Depending on the program and writing prompt, a personal statement and a statement of purpose may fill the same need in the eyes of the admissions committee.
In cases where both are required, however, things can get a little tricky.
This narrative essay combines specific, self-reflective anecdotes with details about past experiences (internships, volunteer experiences, etc.) and a clear delineation of a student's goals and interest in the prospective graduate program to provide a fuller picture of the applicant.
This combination, often unaccompanied by an explicit writing prompt or set of instructions, can make even the most practiced essay writers freeze up.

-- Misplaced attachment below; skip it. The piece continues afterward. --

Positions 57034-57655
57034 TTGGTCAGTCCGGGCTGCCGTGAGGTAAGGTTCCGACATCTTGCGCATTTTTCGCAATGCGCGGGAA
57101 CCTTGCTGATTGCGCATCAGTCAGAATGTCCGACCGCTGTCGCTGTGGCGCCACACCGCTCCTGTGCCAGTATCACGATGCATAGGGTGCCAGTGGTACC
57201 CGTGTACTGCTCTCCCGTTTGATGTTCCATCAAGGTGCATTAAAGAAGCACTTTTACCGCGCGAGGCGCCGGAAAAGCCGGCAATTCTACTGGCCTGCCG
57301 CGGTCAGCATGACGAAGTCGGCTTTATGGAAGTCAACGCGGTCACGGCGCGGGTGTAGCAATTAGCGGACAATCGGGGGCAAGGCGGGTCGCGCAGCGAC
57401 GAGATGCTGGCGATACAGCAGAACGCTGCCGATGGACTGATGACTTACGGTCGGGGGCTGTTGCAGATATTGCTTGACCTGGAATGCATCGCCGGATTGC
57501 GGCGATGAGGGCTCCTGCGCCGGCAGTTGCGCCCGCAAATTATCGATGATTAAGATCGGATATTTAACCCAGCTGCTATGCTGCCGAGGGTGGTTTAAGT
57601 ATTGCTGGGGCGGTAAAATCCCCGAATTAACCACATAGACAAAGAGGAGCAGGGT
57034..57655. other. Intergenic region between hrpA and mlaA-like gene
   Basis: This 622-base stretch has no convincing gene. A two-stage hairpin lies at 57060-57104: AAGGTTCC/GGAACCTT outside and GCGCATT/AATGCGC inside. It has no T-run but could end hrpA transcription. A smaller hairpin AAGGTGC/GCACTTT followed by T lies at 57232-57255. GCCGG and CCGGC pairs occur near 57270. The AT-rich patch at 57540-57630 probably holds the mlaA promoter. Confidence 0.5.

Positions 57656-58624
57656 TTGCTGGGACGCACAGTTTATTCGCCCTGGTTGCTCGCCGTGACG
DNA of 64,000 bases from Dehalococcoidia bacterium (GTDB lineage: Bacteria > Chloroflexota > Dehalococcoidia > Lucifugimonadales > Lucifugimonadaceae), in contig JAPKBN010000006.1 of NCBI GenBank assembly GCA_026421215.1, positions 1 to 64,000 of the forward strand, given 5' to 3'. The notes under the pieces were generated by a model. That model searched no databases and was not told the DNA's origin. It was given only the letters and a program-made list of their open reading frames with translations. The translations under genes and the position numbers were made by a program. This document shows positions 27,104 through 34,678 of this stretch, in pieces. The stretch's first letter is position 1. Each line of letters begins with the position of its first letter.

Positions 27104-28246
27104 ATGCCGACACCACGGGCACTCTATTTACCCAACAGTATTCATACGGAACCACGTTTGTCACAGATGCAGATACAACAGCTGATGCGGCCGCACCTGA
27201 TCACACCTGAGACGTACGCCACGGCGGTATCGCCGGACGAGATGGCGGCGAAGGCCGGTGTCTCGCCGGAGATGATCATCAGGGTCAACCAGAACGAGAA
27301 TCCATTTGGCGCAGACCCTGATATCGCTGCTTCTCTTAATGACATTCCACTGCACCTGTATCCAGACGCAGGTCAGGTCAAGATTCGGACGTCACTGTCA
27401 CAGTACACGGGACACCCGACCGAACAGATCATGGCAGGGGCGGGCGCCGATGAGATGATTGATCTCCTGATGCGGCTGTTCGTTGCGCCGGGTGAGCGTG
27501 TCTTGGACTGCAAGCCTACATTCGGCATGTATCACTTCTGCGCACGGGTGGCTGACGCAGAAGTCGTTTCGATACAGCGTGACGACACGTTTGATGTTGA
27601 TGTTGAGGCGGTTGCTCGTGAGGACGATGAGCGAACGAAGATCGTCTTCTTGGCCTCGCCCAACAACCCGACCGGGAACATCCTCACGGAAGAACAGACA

The goal of the essay is to get an interview, one-on-one face time that will you allow you to divulge more.
Use that personal statement to tease them just enough so they feel like they need to get you in for an interview to learn the rest of your story." The best personal statements have clear purposes and easily draw readers in.
A personal statement is the only part of the application where a candidate gets to make their own case for what they can add to the cohort of incoming first year students." Students may get applications that ask for statements of purpose, or statements of intent, as well as personal statements.
With such similar names, it's no surprise that many students wonder whether there is a difference.
Strong personal statements demonstrate awareness of audience and how content may be received.
Radunich advises applicants to think about their essays from admissions deans' perspectives: What would and wouldn't you want to read it if you were in their shoes?